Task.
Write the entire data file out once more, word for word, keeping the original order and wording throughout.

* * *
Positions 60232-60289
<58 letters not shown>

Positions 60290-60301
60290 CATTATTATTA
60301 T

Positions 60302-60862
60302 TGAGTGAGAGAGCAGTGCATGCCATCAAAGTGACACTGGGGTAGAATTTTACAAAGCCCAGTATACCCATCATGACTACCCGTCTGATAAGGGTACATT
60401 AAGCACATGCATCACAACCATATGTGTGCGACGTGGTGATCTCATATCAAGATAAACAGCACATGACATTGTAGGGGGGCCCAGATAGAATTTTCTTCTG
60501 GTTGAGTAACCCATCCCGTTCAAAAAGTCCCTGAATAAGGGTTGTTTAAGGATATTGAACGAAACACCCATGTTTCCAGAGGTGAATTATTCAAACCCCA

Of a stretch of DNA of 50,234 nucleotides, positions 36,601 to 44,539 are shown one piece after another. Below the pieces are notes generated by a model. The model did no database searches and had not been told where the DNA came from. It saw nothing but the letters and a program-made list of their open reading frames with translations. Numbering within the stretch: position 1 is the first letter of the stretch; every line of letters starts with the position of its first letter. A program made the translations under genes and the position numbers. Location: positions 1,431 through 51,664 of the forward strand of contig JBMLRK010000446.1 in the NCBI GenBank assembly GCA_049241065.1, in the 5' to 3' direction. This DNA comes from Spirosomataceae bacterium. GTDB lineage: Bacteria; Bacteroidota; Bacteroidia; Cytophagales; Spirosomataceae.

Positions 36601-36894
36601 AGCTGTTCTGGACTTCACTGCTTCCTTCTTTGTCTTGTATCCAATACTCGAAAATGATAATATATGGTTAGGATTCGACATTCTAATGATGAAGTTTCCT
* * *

Positions 60232-60289
<58 letters not shown>

Positions 60290-60301
60290 CATTATTATTA
60301 T

Positions 60302-60862
60302 TGAGTGAGAGAGCAGTGCATGCCATCAAAGTGACACTGGGGTAGAATTTTACAAAGCCCAGTATACCCATCATGACTACCCGTCTGATAAGGGTACATT
60401 AAGCACATGCATCACAACCATATGTGTGCGACGTGGTGATCTCATATCAAGATAAACAGCACATGACATTGTAGGGGGGCCCAGATAGAATTTTCTTCTG
60501 GTTGAGTAACCCATCCCGTTCAAAAAGTCCCTGAATAAGGGTTGTTTAAGGATATTGAACGAAACACCCATGTTTCCAGAGGTGAATTATTCAAACCCCA

Of a stretch of DNA of 50,234 nucleotides, positions 36,601 to 44,539 are shown one piece after another. Below the pieces are notes generated by a model. The model did no database searches and had not been told where the DNA came from. It saw nothing but the letters and a program-made list of their open reading frames with translations. Numbering within the stretch: position 1 is the first letter of the stretch; every line of letters starts with the position of its first letter. A program made the translations under genes and the position numbers. Location: positions 1,431 through 51,664 of the forward strand of contig JBMLRK010000446.1 in the NCBI GenBank assembly GCA_049241065.1, in the 5' to 3' direction. This DNA comes from Spirosomataceae bacterium. GTDB lineage: Bacteria; Bacteroidota; Bacteroidia; Cytophagales; Spirosomataceae.

Positions 36601-36894
36601 AGCTGTTCTGGACTTCACTGCTTCCTTCTTTGTCTTGTATCCAATACTCGAAAATGATAATATATGGTTAGGATTCGACATTCTAATGATGAAGTTTCCT